Costa Rica is a country that is well-known for its eco-tourism. And for good reason too! The lush countryside is home to some of the world’s cutest jungle creatures such as sloths and ocelots. However, since there is such an influx of tourism, the country’s national tourist board is wanting to make sure visitors know the importance of look, don’t touch.
The Costa Rican Tourism Institute is responsible for the campaign #stopanimalselfies. It comes in response to the ever-growing number of tourists who arrive in Costa Rica seeking the perfect pose for Instagram where they’re posing with wild animals.
The Vice Minister of Costa Rican Ministry of Environment and Energy, Pamela Castillo, said to CNN Travel, “Our visitors must know the negative impact caused by selfies and photos showing direct contact with wild animals.”
Castillo added, “Our goal and responsibility as global leaders in environmental issues is to educate and encourage new world ambassadors committed to wildlife protection.”
Castillo’s agency and the Costa Rican Tourism Institute have partnered together on the initiative.
Besides asking tourists to respect the wild animals while they visit Costa Rica, the two groups are also urging tourists to the country to instead pose with stuffed animals rather than real ones, and use the hashtag #stopanimalselfies along with the caption “I do not mistreat wild animals for a selfie” for their photos.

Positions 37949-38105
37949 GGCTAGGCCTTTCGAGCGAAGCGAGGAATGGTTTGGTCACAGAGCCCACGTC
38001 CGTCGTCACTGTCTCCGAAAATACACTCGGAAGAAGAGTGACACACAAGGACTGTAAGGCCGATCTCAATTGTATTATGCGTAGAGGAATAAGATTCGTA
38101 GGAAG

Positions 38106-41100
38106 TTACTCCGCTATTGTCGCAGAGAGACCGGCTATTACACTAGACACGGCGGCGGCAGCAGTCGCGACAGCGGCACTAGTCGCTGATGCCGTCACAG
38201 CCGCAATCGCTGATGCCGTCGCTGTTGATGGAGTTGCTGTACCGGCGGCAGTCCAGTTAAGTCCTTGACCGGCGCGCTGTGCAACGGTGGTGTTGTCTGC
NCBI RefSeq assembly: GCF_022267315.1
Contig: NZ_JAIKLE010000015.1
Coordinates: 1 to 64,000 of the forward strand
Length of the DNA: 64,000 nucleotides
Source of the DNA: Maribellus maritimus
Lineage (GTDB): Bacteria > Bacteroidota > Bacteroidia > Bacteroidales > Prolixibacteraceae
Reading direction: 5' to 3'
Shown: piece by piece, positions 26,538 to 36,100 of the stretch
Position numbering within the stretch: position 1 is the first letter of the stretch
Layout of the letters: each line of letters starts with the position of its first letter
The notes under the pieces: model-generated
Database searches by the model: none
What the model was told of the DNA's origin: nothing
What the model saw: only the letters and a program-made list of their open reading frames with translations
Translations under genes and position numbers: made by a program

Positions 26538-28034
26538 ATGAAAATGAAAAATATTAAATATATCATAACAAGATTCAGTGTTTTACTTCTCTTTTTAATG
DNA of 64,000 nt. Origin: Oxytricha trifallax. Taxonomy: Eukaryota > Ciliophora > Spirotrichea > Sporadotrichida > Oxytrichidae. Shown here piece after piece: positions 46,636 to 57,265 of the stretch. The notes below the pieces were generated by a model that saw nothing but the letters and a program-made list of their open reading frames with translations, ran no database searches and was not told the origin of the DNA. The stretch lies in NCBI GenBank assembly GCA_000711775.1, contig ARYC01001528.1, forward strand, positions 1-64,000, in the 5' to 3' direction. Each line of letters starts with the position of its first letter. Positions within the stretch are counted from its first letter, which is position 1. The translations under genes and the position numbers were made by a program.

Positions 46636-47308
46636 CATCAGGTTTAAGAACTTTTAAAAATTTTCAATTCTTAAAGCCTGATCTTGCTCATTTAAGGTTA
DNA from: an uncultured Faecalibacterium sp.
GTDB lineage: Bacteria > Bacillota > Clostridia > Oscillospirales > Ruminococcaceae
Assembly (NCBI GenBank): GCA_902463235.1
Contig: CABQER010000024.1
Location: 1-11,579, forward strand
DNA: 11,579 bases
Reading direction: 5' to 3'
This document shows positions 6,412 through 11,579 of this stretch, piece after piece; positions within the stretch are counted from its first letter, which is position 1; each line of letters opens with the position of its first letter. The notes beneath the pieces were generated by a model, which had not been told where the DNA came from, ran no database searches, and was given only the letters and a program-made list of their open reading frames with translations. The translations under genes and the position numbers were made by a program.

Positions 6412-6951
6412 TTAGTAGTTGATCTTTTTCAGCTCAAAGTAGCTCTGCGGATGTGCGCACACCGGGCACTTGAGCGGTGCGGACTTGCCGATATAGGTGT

Besides scaring the wild animals – many of whom aren’t used to humans – inter-species interactions can also lead to diseases. This means both animals catching them from humans, as well as humans catching them from animals. For those visitors who do want to interact with live animals on their vacation should seek the alternative, and go through a vetted guide or tourist experience.
In the province of Limon, on the Atlantic coast of Costa Rica, the Sloth Sanctuary’s co-founder Judy Avery-Arroyo educates visitors to the center all about the cute little animals. Tourists from all over the world who come can watch, learn about, and interact with the sloths – however, they cannot pick up the animals. In fact, no one can, except for medical staff.
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It’s an ethos that is spreading all across the country as some 1.7 million people visit Costa Rica every year. While Costa Rica’s official language is Spanish, the hashtag #stopanimalselfies is in English as the largest number of tourists to Costa Rica come from the US and Canada.
Costa Rica has been pushing ecotourism big time. In 2019, it was awarded a United Nations Champions of the Earth honor – the organization’s highest environmental award.
The issue of animal selfies isn’t a problem just isolated to Costa Rica.
Visitors to Maria Island situated off Tasmania in Australia, are being asked to sign pledges that promise they will not “chase you with my selfie stick, or get too close to your babies. I will not surround you, or try and pick you up. I will make sure I don’t leave rubbish or food from my morning tea.”
The pledge, which park rangers on Maria Island began to post and distribute in January 2019, arose out of a crisis with too many tourists being unable to resist hugging and squeezing the adorable marsupials.
“We’re in the age of the selfie, and people want to take selfies in different locations and with people and animals,” John Fitzgerald, the CEO of Tasmania Tourism, stated to CNN Travel.
Fitzgerald added, “We’re asking people to respect the fact that they’re wild animals.”
Sounds like the wombats might be in need of their trending hashtag too. I’m curious, when will people just learn to appreciate nature without needing to touch everything for a selfie?
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